For the complete list of tips, see PEP-Web Tips on the PEP-Web support page.
Wurmser, L., M.D., Ph.D. (2015). Epilogue: Psychoanalysis and Tragedy: Awe, Hubris, and Shame, and Their Clinical Significance. Psychoanal. Inq., 35(1):136-137.
(2015). Psychoanalytic Inquiry, 35(1):136-137
Epilogue: Psychoanalysis and Tragedy: Awe, Hubris, and Shame, and Their Clinical Significance
Léon Wurmser, M.D., Ph.D.
Looking back and summarizing a wide spectrum of thinking about tragedy and what is essentially tragic, as it is relevant for psychoanalysis, I make a few concluding remarks:
We can distinguish between a) the original concepts of tragedy as a particularly influential form of enacted and read drama, culminating in extreme suffering; b) the tragic compassion, terror, and pathos in the audience, evoked by the enacted tragedy; c) the tragic vision of life and world as a form of value philosophy; d) the tragic conflict described as an exemplary phenomenon in history, i.e., as value destruction, specifically as the dialectical turning of a high value into destruction or of the principally unsolvable conflict of opposite but leading values; e) the popular overextension of the term used for any swift, unexpected disaster; and, finally, f) the tragic experience as a central psychopathological phenomenon, a complex of archaic conflicts, images and events, as exemplified by the tragic character.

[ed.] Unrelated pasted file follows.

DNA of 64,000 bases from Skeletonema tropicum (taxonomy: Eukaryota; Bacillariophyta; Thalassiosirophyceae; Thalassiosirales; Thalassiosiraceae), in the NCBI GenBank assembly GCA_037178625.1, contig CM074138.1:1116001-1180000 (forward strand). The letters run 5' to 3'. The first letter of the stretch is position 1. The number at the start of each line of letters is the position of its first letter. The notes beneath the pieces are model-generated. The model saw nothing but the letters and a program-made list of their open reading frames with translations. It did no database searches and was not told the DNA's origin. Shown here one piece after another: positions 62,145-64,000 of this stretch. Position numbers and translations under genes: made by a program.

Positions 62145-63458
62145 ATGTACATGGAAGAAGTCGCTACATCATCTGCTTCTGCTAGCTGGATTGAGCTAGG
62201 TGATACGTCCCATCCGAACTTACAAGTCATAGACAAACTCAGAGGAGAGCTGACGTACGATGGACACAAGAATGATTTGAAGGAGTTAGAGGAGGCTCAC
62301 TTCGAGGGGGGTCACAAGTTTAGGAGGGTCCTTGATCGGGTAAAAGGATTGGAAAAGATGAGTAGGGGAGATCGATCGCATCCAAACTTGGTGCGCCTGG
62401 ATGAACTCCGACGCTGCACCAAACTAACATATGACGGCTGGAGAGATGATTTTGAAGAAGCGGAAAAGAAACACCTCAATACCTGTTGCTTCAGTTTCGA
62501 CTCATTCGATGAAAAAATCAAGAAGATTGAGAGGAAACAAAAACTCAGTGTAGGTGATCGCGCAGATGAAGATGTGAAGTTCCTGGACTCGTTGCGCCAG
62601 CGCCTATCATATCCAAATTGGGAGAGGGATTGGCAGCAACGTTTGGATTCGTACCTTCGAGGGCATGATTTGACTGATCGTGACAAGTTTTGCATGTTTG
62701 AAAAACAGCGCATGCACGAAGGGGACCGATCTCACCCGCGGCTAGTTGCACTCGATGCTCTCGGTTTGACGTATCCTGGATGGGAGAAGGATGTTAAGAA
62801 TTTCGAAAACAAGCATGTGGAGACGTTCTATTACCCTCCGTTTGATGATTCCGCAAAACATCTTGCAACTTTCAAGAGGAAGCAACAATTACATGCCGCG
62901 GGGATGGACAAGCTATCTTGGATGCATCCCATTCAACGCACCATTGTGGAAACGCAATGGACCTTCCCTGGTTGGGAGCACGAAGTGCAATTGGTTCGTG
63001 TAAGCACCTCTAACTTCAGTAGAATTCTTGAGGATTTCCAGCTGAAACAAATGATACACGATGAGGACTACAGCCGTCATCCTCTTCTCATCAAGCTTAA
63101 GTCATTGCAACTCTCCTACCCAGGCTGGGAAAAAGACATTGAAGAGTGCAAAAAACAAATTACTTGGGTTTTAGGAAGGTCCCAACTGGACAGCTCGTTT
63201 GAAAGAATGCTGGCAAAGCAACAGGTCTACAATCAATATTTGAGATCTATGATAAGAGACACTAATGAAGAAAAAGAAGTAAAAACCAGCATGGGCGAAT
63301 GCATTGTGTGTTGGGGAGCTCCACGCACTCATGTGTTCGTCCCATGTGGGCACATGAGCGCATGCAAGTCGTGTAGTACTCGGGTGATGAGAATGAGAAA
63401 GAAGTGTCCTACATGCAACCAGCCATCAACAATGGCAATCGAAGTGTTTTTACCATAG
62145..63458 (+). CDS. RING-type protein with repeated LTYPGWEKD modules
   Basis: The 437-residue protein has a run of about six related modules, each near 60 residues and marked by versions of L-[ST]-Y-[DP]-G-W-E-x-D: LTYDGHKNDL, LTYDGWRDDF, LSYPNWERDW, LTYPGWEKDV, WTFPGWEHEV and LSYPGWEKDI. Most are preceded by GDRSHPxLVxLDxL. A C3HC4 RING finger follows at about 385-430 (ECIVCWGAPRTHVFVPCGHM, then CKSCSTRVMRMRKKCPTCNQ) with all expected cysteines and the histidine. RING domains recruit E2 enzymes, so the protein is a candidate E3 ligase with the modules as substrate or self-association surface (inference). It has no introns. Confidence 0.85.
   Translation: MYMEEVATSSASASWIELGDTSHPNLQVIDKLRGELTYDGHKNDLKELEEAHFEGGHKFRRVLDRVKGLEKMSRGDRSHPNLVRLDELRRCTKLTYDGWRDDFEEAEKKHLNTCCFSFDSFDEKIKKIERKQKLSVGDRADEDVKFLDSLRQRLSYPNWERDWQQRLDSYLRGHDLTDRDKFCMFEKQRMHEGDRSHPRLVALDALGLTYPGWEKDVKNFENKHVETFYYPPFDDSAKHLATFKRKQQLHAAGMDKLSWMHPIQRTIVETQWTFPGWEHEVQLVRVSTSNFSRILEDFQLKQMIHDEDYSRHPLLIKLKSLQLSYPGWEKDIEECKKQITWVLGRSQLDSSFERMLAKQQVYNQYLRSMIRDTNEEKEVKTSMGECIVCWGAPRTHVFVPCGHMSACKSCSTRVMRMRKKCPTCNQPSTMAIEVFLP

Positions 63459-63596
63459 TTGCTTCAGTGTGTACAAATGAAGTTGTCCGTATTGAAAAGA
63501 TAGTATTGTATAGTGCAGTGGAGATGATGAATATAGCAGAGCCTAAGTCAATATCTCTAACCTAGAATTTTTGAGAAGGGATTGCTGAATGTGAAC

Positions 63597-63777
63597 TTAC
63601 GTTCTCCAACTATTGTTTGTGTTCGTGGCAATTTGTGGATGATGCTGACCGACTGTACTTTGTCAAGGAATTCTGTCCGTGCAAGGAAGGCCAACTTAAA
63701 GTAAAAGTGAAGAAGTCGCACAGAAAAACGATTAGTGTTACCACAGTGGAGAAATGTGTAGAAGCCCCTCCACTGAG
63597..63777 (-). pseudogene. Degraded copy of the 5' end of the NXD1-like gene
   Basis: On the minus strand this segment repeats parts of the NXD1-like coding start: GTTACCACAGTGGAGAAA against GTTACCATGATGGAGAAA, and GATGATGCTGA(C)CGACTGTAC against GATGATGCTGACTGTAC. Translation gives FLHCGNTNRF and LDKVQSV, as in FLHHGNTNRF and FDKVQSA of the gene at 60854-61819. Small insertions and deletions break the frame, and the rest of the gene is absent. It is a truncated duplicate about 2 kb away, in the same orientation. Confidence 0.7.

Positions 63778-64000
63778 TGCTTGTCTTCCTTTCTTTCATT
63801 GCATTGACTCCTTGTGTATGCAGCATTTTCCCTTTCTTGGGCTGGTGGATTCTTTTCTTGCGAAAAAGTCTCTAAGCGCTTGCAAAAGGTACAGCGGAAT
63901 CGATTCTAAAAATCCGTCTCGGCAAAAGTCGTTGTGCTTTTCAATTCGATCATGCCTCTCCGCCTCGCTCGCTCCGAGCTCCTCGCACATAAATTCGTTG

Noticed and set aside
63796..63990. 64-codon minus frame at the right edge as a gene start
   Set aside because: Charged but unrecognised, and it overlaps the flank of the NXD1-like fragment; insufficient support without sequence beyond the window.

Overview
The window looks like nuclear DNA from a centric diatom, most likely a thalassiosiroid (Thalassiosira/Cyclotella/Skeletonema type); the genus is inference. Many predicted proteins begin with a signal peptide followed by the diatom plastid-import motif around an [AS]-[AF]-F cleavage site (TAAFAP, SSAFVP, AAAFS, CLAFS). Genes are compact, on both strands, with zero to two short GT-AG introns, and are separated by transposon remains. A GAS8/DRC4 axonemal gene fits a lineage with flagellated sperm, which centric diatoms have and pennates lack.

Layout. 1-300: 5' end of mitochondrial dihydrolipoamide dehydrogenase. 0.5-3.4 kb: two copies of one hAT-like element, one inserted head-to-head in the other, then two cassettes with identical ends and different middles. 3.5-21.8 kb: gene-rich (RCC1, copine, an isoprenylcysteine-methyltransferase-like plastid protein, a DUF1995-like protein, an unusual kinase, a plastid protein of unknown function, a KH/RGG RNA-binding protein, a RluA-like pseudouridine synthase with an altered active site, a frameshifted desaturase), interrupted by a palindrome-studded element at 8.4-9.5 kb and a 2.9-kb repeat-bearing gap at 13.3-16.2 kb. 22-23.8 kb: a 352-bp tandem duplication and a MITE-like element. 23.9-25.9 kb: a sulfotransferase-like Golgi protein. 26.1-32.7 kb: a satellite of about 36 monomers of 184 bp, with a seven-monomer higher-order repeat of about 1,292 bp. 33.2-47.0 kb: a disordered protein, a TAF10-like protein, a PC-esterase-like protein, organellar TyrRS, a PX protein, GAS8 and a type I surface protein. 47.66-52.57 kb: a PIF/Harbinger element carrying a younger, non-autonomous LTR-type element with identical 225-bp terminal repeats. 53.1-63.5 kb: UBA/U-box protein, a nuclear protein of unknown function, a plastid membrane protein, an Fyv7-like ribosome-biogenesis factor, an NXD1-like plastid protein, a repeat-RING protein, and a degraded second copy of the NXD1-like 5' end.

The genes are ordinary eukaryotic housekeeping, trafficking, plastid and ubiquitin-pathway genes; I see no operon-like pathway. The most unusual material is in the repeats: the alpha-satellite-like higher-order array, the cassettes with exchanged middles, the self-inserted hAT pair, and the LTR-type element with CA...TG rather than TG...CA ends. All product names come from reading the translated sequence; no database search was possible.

The tragic worldview (Weltanschauung) sees something essential about the human soul in irreconcilable conflict, and, therefore, brings us again and again against (or to) the ambiguity, the great paradoxes of ethical life. Thus it inquires into the reasons for suffering, seeks their meaning—and finds answers in the basic conditions of human existence. It sees the origin of tragic experience in such unappeasable unsolvable conflicts, especially in the conflict between one good and another good, between one value and another value—values that are not easily judged to be the higher one, such as between right and duty; between loyalty to somebody close versus the demands of a higher institution, like state or religion; between love and power; between issues involving shame versus those inducing guilt, or, characteristically since Aeschylos, “right against right” (e.
[This is a summary excerpt from the full text of the journal article. The full text of the document is available to journal subscribers on the publisher's website here.]